The Mets hope a road trip to Texas and Atlanta, which feature two of Major League Baseball's foremost hitter's parks, will spark them into more consistent winning ways. While they await Tuesday's opener against the Rangers, here's another batch of questions and answers:Given that the offense has been really good
The Mets hope a road trip to Texas and Atlanta, which feature two of Major League Baseball's foremost hitter's parks, will spark them into more consistent winning ways. While they await Tuesday's opener against the Rangers, here's another batch of questions and answers:
Given that the offense has been really good so far, even without him, is Yoenis Cespedes' return really all that consequential?
It's consequential in that Cespedes is the Mets' best hitter. He'll make it easier for them to maintain their current production levels even if their other outfielders fall off a bit.
But you're right -- offense is not the Mets' problem. They're seventh in the National League in runs and ninth in OPS, numbers that -- while not elite -- should be plenty good enough with their pitching. The Mets need to pitch better, plain and simple. So through that prism, the returns of Steven Matz and Seth Lugo next weekend may prove even more significant than that of Cespedes, despite the fact that Cespedes is one of the best overall players in all of baseball.
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At what point is Amed Rosario a real factor and an everyday guy for the Mets?
So many questions about Rosario this week and, again, I can't stress enough that he won't be in the big leagues until the Super Two arbitration cutoff has clearly passed, ensuring the Mets won't be on the hook for millions of dollars of extra salary down the line. It's a moving target, which may have already passed. Because no one knows for certain so to be sure, teams typically wait until mid-June to be certain.
When the Mets do call up their No. 1-ranked prospect, Rosario will play almost every day. There's no point to having him here otherwise. By process of elimination, that means Asdrubal Cabrera, Wilmer Flores and Jose Reyes would all be scrambling for reps at third base, which is why at least for now, it may take an injury for the Mets to pull the trigger on Rosario.
Once Matz and Lugo come back, is it a possibility that Matt Harvey gets sent down because of Robert Gsellman's recent success?
It's always possible that if Harvey's struggles continue, the Mets send him on a Roy Halladay-style Minor League assignment to rediscover his mojo. It's just extremely unlikely. Even with Matz and Lugo, the Mets simply don't have the luxury of too many extra starters in the big leagues, unless you're confident everyone will stay healthy for the rest of the season. (Spoiler alert: they won't.) The Mets need Harvey's innings.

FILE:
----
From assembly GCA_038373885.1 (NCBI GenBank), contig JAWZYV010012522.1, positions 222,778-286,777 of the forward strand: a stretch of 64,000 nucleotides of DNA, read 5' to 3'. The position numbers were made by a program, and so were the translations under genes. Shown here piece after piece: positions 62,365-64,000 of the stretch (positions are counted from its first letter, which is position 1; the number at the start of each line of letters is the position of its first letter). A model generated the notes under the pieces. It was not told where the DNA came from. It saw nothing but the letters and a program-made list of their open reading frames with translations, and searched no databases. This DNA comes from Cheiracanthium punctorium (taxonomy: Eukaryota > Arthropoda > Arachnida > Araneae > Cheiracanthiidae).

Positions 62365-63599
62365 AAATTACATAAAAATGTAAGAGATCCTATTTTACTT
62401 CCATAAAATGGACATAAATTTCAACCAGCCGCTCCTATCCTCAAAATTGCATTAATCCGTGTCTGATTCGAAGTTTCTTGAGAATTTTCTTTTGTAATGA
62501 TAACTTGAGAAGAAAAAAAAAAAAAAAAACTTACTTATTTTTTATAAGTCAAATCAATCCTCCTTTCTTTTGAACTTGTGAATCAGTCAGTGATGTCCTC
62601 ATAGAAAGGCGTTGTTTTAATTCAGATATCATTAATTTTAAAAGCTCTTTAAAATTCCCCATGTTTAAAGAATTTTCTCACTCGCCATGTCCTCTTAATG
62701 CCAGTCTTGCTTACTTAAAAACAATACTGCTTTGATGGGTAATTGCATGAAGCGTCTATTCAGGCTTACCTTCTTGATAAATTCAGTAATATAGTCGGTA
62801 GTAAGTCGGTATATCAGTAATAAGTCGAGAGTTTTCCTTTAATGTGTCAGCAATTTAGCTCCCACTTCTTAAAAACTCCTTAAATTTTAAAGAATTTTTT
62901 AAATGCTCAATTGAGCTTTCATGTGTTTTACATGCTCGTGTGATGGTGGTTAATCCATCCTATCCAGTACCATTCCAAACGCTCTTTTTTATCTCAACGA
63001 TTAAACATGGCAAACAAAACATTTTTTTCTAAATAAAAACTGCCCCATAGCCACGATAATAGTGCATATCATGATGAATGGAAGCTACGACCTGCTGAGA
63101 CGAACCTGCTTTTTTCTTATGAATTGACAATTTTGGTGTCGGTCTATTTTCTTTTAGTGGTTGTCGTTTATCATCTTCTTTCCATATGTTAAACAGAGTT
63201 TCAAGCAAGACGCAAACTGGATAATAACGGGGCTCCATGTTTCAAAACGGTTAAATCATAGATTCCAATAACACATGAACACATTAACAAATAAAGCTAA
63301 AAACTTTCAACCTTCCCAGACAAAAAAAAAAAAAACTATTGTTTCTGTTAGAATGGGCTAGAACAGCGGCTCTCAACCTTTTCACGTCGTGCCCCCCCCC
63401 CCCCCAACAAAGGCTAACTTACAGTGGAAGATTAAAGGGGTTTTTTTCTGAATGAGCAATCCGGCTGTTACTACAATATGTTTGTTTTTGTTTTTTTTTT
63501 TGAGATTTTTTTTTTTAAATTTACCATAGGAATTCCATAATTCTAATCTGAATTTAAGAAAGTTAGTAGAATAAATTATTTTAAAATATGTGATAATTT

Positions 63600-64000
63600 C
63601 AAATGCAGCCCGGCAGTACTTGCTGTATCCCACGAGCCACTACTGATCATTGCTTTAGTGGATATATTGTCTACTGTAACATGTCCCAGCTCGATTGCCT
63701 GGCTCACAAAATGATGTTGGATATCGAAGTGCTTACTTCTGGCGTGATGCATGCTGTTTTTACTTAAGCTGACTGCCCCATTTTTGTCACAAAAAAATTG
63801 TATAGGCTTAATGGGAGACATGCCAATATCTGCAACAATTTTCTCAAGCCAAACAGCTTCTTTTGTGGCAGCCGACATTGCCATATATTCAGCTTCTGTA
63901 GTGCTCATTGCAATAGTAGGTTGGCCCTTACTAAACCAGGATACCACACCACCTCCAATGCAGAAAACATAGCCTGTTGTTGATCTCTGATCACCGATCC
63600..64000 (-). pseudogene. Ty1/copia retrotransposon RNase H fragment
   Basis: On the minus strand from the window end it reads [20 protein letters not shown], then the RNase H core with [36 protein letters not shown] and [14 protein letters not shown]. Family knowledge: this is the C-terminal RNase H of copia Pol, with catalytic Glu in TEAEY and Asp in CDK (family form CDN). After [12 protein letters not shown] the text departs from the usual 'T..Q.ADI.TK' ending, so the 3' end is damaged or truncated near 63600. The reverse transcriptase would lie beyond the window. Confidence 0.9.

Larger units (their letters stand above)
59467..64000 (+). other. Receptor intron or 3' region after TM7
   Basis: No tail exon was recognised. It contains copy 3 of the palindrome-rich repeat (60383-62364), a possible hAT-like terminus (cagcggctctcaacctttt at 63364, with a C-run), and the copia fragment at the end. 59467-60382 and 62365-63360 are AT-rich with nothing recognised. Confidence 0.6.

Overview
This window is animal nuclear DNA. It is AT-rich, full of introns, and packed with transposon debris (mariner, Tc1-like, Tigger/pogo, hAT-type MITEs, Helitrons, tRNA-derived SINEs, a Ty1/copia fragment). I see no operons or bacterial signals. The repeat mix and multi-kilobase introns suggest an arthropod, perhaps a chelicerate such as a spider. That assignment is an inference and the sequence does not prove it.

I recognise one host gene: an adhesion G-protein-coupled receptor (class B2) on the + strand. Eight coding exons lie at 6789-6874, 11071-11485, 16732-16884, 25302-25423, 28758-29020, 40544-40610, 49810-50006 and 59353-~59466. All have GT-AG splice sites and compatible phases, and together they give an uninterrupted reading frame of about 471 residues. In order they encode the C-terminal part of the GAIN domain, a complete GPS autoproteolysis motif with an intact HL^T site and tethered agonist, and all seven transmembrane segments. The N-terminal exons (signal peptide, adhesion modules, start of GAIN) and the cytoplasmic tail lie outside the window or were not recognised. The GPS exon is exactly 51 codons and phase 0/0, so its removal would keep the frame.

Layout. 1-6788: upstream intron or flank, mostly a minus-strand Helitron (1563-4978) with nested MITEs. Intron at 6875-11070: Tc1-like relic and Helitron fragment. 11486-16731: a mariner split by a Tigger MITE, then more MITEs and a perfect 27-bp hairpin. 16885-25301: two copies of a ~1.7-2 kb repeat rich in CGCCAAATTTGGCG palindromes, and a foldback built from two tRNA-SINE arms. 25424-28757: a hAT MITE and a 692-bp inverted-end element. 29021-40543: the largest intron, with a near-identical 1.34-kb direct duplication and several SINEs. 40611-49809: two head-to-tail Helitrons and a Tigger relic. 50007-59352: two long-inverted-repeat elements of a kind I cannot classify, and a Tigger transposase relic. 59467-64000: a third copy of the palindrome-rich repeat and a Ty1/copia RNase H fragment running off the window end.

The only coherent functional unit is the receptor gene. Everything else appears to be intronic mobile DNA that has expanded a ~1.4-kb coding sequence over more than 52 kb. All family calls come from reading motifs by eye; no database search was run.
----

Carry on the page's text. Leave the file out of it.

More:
More likely would be a trip to the bullpen for Harvey. But for now, the team has made it quite clear that it would like Harvey to continue battling through his many ailments in the big league rotation. If anything, as MLB Network's Jon Paul Morosi reported Monday, the Mets could go to a temporary six-man rotation while the problem assuredly works itself out.
Why not put Zack Wheeler in the 'pen when Matz and Lugo come back to keep him from getting shut down?
Eventually, the Mets may very well do that. But the team has said all along that Wheeler's innings limit -- roughly 125 or so -- is flexible depending on how he's pitching and how he's feeling. Right now, Wheeler is feeling good, and he has been the Mets' most consistent starter. They're not going to mess with him before they feel they have to.
Are the Mets missing Bartolo Colon?
To this day, I get questions about Colon almost every day on Twitter. He's beloved, I get it. He's also 44 years old, makes $12.5 million and has a 6.99 ERA in Atlanta. He's not the answer.
How is Noah Syndergaard's recovery going?
There's not a lot to report here, and won't be until Syndergaard's torn right lat heals and he's able to begin throwing again. That process won't begin for about another two weeks; he's still at least six weeks away from a big league return if everything goes perfectly.
If the Mets can't fix their pitching and fall out of it, do you see Lucas Duda as trade bait, considering he will be a free agent in the offseason?
If the Mets truly fall out of contention in the coming weeks, anyone who can be a free agent after this season -- Duda, Cabrera, Neil Walker, Jay Bruce, Curtis Granderson and Addison Reed -- could be on the block. But while Duda has played well of late, there aren't many contenders out there in need of a power-hitting first baseman. The return for him would be relatively low compared to what the Mets could potentially get for Bruce, Walker or Reed.
Anthony DiComo has covered the Mets for MLB.com since 2008. Follow him on Twitter @AnthonyDiComo and Facebook, and listen to his podcast.